Shares of MP3.com, a 16-month-old money-losing Internet music company, rose $35.31 1/4, to $63.31 1/4, on MP3's first day of trading as investors bet it will revolutionize music distribution. MP3.com allows people to download CD-quality music, often for free, from a library of 100,000 songs by more than 18,000 artists. San Diego-based MP3.com closed with a market value of $4 billion.
Amazon.com, the Internet's largest retailer, said its second-quarter loss widened because of increased spending to promote and expand its Web site, while revenue almost doubled. Its loss grew to $138.0 million, from $22.6 million a year earlier. Revenue rose to $314.4 million from $116 million. The company also said it will split its stock 2 for 1.
New-home starts fell in June to the lowest level in more than a year as shortages of workers and building materials such as wallboard and insulation delayed construction. Housing starts fell 5.6 percent last month -- the fourth decline in the last five months -- after rising by the same percentage in May, the Commerce Department said.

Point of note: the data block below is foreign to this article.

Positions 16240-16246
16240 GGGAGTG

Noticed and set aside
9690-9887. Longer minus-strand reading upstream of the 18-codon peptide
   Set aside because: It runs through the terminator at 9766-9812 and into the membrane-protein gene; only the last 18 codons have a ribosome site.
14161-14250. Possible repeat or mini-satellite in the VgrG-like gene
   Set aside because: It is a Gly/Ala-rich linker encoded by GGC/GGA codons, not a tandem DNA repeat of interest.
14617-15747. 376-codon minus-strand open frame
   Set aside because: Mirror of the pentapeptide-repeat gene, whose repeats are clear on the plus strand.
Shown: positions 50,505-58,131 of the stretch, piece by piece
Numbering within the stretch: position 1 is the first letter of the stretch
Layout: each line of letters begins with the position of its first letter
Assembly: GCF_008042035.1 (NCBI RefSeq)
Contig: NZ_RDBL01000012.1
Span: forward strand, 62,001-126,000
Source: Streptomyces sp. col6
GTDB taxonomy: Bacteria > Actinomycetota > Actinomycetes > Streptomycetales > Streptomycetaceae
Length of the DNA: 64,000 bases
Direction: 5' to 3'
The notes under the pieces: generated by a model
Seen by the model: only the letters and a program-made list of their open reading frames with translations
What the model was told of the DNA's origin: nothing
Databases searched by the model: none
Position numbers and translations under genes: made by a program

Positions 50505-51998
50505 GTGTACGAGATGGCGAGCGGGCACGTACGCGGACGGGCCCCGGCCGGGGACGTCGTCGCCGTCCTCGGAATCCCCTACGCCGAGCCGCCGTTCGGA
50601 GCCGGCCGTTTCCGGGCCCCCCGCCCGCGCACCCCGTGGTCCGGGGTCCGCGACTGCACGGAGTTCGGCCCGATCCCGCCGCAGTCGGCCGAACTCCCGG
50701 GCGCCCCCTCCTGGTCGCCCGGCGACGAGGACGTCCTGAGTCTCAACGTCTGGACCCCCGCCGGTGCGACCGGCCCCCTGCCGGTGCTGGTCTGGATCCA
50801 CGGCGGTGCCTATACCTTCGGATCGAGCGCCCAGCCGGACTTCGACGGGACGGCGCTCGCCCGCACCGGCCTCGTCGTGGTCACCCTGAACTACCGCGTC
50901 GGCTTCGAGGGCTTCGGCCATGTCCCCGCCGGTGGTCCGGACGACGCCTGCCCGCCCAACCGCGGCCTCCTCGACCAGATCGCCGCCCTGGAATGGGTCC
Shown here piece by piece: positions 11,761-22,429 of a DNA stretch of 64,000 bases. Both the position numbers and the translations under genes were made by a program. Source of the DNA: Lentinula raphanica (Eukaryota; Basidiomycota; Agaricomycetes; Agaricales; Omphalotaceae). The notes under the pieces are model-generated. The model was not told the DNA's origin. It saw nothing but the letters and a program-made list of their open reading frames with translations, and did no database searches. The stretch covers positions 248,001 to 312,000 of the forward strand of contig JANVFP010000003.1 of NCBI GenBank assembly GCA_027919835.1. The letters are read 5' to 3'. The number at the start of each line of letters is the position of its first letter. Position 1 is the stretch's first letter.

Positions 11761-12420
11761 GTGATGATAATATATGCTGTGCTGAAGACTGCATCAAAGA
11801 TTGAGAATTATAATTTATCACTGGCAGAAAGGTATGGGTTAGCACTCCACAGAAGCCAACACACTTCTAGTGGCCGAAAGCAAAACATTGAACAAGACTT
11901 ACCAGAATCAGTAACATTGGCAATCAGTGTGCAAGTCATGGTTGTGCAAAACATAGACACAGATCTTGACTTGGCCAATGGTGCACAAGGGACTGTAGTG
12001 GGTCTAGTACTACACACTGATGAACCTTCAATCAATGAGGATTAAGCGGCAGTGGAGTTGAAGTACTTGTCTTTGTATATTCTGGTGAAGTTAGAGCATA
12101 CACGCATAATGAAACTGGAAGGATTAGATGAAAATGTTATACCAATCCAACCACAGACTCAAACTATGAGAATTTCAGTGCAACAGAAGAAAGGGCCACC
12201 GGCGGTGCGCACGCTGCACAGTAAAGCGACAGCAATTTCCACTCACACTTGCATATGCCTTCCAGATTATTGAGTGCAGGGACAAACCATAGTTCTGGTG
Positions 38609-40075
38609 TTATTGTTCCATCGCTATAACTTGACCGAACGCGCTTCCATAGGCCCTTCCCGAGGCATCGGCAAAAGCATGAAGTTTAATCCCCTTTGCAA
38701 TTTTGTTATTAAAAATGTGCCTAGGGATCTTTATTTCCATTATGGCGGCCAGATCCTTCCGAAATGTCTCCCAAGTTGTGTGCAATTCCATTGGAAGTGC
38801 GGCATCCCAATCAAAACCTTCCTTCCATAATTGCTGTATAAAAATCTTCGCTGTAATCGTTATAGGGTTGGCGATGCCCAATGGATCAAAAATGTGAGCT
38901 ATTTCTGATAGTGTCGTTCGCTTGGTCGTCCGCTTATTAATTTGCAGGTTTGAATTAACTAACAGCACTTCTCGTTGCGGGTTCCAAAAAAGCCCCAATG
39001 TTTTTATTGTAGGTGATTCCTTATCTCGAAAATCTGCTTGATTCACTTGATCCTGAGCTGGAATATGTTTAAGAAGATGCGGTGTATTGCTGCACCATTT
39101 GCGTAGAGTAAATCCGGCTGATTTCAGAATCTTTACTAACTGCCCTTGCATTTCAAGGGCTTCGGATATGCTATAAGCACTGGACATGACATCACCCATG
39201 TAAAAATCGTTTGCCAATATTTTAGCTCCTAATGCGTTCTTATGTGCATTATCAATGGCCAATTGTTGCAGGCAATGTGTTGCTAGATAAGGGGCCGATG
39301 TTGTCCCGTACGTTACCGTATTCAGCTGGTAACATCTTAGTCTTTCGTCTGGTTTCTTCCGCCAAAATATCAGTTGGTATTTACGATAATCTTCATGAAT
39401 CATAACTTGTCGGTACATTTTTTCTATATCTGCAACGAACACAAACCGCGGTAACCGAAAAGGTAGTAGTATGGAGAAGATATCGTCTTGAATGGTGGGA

Cincinnati Bell, which provides local phone service in Ohio, Indiana and Kentucky, said it will buy IXC Communications for $3.1 billion in stock and assumed debt to get a nationwide long-distance and Internet network. Oak Hill Capital Partners, an investment group lead by Robert Bass, will also buy $400 million of Cincinnati Bell debt.
Consumer privacy protections should be strengthened in proposed federal legislation to revamp banking law, a top bank regulator told Congress. Comptroller of the Currency John D. Hawke, who regulates federally chartered banks, said consumers expect banks to keep personal information confidential, and failure to live up to that expectation could erode consumer confidence. A final vote on the bill could come as early as August.
Johnson & Johnson agreed to buy Centocor, one of the few profitable biotechnology companies, for $4.9 billion in stock. In its biggest acquisition to date, Johnson & Johnson will buy Centocor for $61 a share, 23 percent more than Tuesday's closing price of $49.50. Johnson & Johnson will gain Centocor's heart medicine ReoPro and Remicade, a treatment for the bowel disorder Crohn's disease and arthritis.